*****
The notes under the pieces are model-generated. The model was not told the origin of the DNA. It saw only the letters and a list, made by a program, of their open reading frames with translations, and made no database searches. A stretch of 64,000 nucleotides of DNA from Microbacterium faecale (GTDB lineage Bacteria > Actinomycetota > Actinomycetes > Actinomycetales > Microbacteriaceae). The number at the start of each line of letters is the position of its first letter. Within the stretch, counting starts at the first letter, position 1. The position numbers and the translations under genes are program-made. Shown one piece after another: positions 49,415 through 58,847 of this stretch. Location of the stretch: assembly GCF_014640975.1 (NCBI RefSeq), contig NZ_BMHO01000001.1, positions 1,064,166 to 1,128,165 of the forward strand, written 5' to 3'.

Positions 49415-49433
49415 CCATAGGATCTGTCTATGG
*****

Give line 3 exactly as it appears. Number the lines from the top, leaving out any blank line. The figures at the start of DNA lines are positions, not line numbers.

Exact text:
49415 CCATAGGATCTGTCTATGG